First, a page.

Drones were hovering over the Yemeni capital of Sana’a on Wednesday as Muslims break their fast following the end of Ramadan, while Western embassies remain shuttered and are scrambling to get their staff out of the country amid the threat of a terrorist attack.
The ruckus was triggered by an alleged intercepted message between al-Qaeda officials in recent days hinting on a possible attack inside Yemen. From the outside, Yemen suddenly turned into a very dangerous place to be in, prompting Western governments to withdraw embassy personnel and issue travel bans to the Middle Eastern country.
Devex spoke to several aid groups which indicated how such threats are making life even more difficult for them than it already was. Insecurity is already a norm for many of them in Yemen, and such high security alerts are just reinforcing that feeling and forcing some of them to suspend work.
“The matter is psychological in that the threat and high security precautions are a constant impediment to our work … The unsafe environment is a daily reality in Yemen we are confronted with. At Sana’a level there are no ‘acceptance’ strategy measures to put in place as our programs are in the field, [though] we strongly emphasize acceptance along with a set of internal security measures to minimize risk,” said ACTED Country Director Toma Dursina.
ACTED helps address malnutrition and food security, promote livelihoods and provide water and sanitation in communities like Hodeidah, Rayman, Ibb and Ad-Dhalee, all of which located southwest of the capital.
Under constant threat
Insecurity is an unfortunate reality in Yemen.
Aid workers, particularly international ones, are in constant risk of violence and kidnappings in the country. In June 2012, a staff member of the International Committee of the Red Cross reportedly died in an airstrike in Abyan provinc, and just this May, three ICRC employees were abducted for three days in the same province.
But no one’s pulling out, at least for now.
With the end of Ramadan just starting, most offices remain closed, although Dursina said ACTED’s field work is on “virtual standstill” and everyone is keeping behind closed doors.
“From our analysis we are not potential targets, as the embassies are perceived to be, but rather a potential collateral damage, toward which we protect by being in lockdown,” she said.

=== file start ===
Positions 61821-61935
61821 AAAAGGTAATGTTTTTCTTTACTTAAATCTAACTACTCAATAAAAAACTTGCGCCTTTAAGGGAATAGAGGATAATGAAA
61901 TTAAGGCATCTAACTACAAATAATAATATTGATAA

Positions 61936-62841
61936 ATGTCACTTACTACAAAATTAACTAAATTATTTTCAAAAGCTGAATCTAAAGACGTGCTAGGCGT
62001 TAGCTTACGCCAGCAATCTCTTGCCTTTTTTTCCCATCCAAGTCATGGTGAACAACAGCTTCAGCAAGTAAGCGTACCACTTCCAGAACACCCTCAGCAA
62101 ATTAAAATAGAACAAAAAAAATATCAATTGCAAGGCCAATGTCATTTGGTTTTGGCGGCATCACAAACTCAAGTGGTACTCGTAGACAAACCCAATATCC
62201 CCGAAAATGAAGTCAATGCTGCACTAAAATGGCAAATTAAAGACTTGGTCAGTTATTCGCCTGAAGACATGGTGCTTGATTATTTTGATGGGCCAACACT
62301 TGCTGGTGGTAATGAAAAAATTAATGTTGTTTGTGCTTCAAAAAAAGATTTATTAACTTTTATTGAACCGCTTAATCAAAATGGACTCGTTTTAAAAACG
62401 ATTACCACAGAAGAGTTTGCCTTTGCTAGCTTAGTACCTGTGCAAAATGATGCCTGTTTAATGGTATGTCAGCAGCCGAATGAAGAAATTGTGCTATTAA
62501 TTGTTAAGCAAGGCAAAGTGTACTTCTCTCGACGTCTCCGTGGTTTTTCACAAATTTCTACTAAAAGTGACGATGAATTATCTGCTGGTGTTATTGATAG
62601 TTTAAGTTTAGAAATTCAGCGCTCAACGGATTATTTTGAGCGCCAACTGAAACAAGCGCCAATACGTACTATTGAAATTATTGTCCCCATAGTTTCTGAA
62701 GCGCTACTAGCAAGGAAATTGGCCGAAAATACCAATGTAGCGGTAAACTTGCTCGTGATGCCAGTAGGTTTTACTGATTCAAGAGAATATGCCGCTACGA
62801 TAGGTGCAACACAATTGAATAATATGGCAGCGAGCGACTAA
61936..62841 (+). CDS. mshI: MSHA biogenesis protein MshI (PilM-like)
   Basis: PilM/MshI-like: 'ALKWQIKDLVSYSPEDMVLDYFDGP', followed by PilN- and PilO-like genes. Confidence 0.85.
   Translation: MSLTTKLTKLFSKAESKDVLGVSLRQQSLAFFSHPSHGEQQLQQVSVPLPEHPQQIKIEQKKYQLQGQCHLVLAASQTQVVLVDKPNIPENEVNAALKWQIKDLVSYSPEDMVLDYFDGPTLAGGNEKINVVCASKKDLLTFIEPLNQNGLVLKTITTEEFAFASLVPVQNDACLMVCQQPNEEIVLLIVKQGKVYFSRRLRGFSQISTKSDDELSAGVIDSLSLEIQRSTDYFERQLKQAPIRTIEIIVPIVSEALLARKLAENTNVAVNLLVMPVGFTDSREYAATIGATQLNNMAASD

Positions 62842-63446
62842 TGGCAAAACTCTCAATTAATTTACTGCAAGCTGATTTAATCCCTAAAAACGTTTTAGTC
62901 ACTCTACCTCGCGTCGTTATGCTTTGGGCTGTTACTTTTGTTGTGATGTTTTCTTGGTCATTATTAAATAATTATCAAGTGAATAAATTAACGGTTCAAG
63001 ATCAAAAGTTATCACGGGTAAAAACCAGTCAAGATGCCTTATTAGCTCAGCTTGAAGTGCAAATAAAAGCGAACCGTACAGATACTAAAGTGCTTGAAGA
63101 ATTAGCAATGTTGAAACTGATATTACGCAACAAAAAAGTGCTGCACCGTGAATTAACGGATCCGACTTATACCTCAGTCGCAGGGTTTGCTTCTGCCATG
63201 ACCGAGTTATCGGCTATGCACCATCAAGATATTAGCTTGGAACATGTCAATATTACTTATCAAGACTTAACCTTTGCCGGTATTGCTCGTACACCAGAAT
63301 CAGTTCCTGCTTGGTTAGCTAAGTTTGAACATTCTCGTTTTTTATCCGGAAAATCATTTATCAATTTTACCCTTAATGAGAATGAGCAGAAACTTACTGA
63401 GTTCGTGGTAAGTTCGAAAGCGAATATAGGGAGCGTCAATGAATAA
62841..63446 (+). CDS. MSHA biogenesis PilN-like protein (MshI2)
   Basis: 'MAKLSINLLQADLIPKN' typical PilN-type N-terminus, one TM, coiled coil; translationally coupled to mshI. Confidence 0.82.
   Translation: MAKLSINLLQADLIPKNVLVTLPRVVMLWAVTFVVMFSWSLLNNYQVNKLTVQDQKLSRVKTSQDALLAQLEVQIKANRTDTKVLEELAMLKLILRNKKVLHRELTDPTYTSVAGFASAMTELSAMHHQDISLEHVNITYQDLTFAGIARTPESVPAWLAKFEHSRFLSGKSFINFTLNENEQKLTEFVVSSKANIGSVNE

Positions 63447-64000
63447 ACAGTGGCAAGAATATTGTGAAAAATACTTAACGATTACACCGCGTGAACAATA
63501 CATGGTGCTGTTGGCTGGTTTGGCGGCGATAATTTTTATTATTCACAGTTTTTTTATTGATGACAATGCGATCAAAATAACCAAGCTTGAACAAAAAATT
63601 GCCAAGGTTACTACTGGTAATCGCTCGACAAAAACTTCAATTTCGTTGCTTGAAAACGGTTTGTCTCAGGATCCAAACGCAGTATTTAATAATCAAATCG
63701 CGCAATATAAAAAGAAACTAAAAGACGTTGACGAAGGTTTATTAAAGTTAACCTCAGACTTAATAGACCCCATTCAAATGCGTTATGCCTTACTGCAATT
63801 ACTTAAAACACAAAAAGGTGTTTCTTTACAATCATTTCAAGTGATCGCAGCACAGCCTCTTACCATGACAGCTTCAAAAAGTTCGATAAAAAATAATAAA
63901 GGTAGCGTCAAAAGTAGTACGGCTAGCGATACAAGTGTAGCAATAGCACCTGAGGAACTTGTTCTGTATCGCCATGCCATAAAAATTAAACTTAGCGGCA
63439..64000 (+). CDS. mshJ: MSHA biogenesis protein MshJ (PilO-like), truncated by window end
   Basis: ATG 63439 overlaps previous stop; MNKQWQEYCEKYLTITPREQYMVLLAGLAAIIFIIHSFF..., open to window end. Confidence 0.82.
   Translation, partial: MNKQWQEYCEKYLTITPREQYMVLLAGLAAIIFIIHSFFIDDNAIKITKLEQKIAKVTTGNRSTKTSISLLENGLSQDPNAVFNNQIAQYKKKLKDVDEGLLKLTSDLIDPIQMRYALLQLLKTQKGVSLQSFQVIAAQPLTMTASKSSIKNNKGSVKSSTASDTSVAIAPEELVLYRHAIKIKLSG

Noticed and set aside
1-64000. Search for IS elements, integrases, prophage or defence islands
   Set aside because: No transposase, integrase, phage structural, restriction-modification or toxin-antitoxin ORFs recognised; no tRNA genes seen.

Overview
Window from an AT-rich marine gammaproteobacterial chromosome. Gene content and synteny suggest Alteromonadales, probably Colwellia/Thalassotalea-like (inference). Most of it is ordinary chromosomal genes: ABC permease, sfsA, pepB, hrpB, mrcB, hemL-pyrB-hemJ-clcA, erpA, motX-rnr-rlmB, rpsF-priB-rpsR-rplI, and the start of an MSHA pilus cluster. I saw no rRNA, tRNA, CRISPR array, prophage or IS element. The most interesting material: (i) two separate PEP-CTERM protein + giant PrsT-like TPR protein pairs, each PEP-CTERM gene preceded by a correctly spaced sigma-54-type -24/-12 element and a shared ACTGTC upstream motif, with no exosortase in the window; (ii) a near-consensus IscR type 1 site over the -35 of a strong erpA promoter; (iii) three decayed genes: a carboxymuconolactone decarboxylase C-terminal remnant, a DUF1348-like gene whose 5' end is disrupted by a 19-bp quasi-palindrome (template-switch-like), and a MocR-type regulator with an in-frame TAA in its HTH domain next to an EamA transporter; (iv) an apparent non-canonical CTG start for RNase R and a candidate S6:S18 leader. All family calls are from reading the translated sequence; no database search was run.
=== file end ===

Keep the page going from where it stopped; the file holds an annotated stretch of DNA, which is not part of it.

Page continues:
Another aid official working for an iNGO in Yemen shared the same view: “We do not think that INGOs will be the target of attacks, [but] of course we will avoid any unnecessary risks.”
The organization, in fact, has already taken precautions, relocatingsome of its most vulnerable international staff members and advising the rest to go into “hibernation” for the moment.
The official, who spoke on condition of anonymity, said the iNGO is following the situation closely and will assess in coming weeks whether to take more drastic measures or resort back to normal settings - “meaning very limited movement for international staff.”
Humanitarians on their own
A security forum set up by both iNGOs and U.N. agencies provides advice to groups on security situation on a daily basis in Yemen.
This is also where the government courses relevant security information. But apart from that channel, aid workers are left to fend for themselves and take cautionary measures on their own.
“In general we follow [the security forum’s] advise. But each iNGO takes its own measures,” explained the official.
The currently tense and unpredictable environment in Yemen may take some time to pass, but then again, it has always been that way, aid groups noted.
The official argued: “You know this is not that different than a normal situation in Yemen for all aid organizations, now the issue is on the news because of the closing of embassies and the alleged threats of al-Qaeda in the Arabian Peninsula.”
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